Crypto bailouts have begun. Is this the only way?


FTX CEO Sam Bankman-Fried has rushed to the rescue of struggling crypto firms amid the current crash that he’s compared to John Pierpont Morgan (the man himself, not the bank) in 1907. Now his rivals are taking note, and they want to join the rescue race.

Last month, FTX extended a $250 million line of credit to struggling crypto lender BlockFi. A day later, Alameda Research, another SBF company, granted Voyager Digital a $500 million line of credit. Two weeks later, FTX agreed to acquire BlockFi outright. SBF reportedly backed out of giving Celsius a similar bailout. And he said Reuters last week that FTX still has “a few billion” to help other companies with one foot in the grave.

It’s not about magnanimity, and it’s hard to see that as a benefit to the crypto industry.

In Voyager’s case, it turns out that Alameda already owed Voyager $377 million. It is not common to see a borrower bail out his lender. Binance CEO CZ criticized Voyager’s bailout, telling us in an interview for the upcoming gm podcast, “I would never do that type of deal. I would never say, ‘I’m going to invest in your business and then you lend me money.’ I just wouldn’t invest in this business, I’ll keep my money.”

Fair enough. But CZ obviously wants to participate in the bailout windfall. He told us, “We’re looking at a lot of deals ‘in the midst of the crypto liquidity crisis,’ and some of them are actually good deals. So I think you’ll see that we’re going to invest, bail out, save multiple projects.”

Never a miss a chance for the press, says Tron CEO Justin Sun The block that he is willing to shell out $5 billion to help struggling crypto firms.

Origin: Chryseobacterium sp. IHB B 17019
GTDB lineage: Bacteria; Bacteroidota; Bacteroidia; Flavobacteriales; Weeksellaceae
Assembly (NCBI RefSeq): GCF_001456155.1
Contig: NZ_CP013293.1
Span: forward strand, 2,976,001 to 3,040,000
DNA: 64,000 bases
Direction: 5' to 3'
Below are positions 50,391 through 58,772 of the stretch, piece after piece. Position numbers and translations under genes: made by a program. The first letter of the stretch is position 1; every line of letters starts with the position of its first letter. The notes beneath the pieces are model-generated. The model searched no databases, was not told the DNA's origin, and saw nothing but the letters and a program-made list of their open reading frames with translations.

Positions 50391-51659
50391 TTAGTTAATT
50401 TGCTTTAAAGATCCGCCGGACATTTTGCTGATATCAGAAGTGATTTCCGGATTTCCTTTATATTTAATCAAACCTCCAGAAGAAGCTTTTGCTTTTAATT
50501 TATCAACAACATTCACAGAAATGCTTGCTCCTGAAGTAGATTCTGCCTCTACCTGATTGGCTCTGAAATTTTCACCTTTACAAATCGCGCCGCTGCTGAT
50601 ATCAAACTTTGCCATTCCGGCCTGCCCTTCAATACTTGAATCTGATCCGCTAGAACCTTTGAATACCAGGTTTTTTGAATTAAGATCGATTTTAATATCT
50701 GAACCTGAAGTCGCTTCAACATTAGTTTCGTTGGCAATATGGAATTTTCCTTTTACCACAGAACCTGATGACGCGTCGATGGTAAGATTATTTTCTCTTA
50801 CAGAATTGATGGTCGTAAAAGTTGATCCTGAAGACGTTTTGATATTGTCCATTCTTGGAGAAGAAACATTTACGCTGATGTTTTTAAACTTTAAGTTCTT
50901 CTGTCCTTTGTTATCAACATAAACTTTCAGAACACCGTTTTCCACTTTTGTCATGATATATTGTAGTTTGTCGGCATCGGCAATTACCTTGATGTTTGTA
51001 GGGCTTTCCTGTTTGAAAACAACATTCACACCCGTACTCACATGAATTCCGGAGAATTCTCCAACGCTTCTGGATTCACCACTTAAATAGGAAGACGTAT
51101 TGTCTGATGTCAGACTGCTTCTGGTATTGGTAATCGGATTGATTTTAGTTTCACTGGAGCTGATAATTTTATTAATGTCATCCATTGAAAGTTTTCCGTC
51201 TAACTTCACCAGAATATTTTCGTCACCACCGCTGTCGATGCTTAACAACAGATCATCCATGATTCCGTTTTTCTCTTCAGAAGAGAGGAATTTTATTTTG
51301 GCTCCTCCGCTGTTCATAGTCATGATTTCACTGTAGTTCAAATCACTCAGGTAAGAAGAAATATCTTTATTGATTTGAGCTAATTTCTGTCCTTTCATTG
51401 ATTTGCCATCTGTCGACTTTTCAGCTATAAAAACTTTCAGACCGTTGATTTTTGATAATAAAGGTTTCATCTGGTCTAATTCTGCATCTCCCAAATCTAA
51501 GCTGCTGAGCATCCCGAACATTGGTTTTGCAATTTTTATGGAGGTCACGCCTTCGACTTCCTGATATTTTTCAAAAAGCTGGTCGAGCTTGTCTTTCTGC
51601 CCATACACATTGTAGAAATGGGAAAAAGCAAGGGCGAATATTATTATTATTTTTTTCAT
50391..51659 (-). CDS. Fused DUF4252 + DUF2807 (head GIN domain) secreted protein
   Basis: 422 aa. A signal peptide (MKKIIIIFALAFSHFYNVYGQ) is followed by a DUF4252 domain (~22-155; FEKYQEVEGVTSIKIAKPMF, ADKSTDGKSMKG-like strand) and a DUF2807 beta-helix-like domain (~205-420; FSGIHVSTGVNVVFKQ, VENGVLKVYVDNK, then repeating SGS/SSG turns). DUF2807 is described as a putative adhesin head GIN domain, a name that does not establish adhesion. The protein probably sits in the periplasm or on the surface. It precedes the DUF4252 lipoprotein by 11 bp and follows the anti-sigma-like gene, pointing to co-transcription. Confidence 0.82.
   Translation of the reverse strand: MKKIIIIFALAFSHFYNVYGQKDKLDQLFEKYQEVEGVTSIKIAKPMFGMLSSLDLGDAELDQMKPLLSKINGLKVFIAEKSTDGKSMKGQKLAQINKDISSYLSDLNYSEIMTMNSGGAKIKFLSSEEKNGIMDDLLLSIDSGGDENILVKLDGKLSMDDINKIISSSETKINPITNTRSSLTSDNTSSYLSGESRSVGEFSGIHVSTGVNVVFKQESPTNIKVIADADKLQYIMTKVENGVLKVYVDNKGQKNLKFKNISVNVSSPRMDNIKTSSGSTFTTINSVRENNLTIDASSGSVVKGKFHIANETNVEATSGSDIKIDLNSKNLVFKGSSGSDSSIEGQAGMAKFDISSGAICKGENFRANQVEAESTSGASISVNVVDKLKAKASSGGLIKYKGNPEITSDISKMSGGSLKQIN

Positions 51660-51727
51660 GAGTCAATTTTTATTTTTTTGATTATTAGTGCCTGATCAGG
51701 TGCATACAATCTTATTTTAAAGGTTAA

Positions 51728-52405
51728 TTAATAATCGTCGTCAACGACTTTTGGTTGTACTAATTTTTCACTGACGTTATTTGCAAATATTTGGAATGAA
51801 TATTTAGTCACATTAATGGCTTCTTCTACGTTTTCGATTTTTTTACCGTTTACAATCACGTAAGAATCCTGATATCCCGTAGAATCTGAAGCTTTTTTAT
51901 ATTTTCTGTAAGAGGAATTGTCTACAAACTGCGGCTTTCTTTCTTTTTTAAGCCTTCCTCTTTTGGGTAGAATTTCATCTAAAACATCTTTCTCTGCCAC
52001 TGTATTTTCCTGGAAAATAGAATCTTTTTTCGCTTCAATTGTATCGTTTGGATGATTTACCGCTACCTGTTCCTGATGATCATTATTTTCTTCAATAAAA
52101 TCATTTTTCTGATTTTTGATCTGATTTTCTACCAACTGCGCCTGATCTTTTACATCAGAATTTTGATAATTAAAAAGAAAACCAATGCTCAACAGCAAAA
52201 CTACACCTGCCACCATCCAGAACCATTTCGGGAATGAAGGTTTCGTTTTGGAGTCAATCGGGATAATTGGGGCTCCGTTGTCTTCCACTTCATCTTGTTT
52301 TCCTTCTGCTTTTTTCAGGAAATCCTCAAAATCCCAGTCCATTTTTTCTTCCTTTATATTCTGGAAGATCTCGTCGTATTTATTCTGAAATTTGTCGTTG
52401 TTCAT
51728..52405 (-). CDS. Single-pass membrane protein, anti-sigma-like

Cool. But these bailouts do not strike me as a healthy path out of the current crypto market depression. (Note: Is it fair and accurate to refer to these financial lifelines as “bailouts”? I think so; some disagree.)

Celsius, BlockFi, Voyager, and other crypto lenders that promised high returns for user deposits always sounded too good to be true, and they were. They had delusional business models that assumed an “up only” market environment. Are they worth saving?

To be fair, as CZ pointed out, it’s better for the users of the companies that hold their funds to be acquired rather than closed. “That means users don’t lose money or hopefully lose less money,” he told us. He was also reluctant to shame high-yield lenders. His take: When the crypto market is booming like in 2020 and 2021, “If your project only gives 2% return, and this other project gives 10% return, guess what, you’re going to lose users. There’s a herd of behavior: if someone else is doing this, I have to do this to stay competitive.”

But CZ also posted a blog post on June 23, an obvious sub-tweet from SBF, in which he stated, “Don’t perpetuate bad businesses. Let them fail.

I like this thought. I tend to think that the current Crypto Winter will weed out the weak and stealthy players and the strong businesses and projects will survive; the wheat will be separated from the tares.

But CZ will completely contradict himself if he steps in now and starts making his own saves.

This is the editor nodea recurring chronicle of the weekend of Editor Daniel Roberts. Read the previous edition: A tale of two NFT nights: Doodles vs. Goblintown.

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